Faith that won’t fit the mould
On the face of it, the findings of the 2011 census concerning religious affiliation make gloomy reading for the Churches. But headlines about the decline in Christianity mask an altogether more subtle and intriguing reality.
Some church circles rejoiced when in 2001 the census found that 72 per cent of the population identified themselves as Christian. This week’s announcement that the figure for England and Wales fell to 59 per cent in the 2011 census, while the “no religion” category rose from 15 per cent to 25 per cent, has given secular groups the chance to thumb their noses.
Christians used the 2001 results as grounds for claiming that Britain was still a Christian country; humanists cite the latest findings as proof that it is rapidly becoming secular. Both reactions contain a grain of truth, but go well beyond the evidence. A larger body of recent research on religion in Britain offers a more intriguing picture of what is really going on.
The census is a poor guide because it asks a single question about identity and offers a limited range of answers. In England and Wales, the options are “no religion”, “Christian”, “Buddhist”, “Hindu”, “Jewish”, “Muslim”, “Sikh” and “any other religion”. In Scotland and Northern Ireland, there are also boxes for different Christian denominations. The categories are contentious. Some groups complain that they are not represented and lobby for change. Many people who
answer feel they would like to tick more than one box but are not allowed to do so. Others are not sure, but do not have the option of saying so.
The census assumes that religious identity is simple and unitary, though dramatic cultural changes make that assumption increasingly problematic. At about the same time as the Berlin Wall came down in 1989 – and for linked reasons – religion in Europe began to change. In particular, a small number of homogeneous, “confessional” identities began to dissolve into a much greater variety, and a sharp separation between the religious and secular identity began to be smudged.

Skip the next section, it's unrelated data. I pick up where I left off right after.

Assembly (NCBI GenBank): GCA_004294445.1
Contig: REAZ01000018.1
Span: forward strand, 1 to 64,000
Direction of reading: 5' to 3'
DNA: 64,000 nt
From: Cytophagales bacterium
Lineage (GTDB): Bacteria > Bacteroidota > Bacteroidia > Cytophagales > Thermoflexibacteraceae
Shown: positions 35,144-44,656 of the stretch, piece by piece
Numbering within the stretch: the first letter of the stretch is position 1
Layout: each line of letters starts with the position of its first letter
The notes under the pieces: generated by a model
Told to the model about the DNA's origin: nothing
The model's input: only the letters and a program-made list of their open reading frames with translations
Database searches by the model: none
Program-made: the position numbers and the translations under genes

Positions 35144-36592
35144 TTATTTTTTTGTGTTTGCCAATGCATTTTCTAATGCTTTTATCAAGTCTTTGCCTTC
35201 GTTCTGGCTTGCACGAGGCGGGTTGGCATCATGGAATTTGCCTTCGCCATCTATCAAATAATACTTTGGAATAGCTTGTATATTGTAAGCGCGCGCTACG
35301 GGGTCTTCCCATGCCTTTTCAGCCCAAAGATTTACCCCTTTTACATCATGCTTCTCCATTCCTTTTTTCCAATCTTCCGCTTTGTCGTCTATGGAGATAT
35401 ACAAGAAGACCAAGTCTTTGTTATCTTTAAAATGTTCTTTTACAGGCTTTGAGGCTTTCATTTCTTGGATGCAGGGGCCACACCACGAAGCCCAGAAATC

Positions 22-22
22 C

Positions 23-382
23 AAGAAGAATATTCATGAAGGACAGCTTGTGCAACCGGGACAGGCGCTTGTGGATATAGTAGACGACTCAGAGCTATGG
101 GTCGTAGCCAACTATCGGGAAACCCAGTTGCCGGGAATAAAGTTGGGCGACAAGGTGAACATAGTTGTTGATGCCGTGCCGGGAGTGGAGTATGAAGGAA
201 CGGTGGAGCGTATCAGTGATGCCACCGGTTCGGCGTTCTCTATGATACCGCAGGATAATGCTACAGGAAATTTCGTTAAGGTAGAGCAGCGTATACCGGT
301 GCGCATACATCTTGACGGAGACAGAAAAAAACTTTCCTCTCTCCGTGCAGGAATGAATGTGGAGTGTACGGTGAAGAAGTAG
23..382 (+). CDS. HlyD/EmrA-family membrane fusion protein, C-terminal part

The census still works with simple, unitary categories of religion. If forced, most of us can squeeze ourselves into one of these boxes. But if asked what we really mean, we display a heterogeneity which simplistic readings of the census ignore.
Take the Christian category. Abby Day’s face-to-face investigations, reported in her book Believing in Belonging (2011), and the Foundation for Reason and Science’s larger survey of those who ticked Christian in the 2001 census, discover anything but uniformity. The largest sub-group is that of “moral Christians”, who admire Christian ethics and aspire to live by them. Then there are “faithful Christians”, who do orthodox things like go to church and read the Bible.
Next are “cradle Christians”, who tick the box because they were baptised and brought up
Christian. Finally, there are “ethnic Christians”, who say they are Christian because they are
British – and, in some cases, because they want to differentiate themselves from other groups, particularly Muslims. At least 12 per cent of the census Christians do not consider themselves religious at all, only 54 per cent believe in a personal God and the vast majority rarely go to church.
Those who tick “no religion” are equally diverse. The word “religion” has become toxic, suggesting empty ritual and dogmatism, so it is no surprise that more people now call themselves spiritual than religious. But ticking “no religion” on the census does not necessarily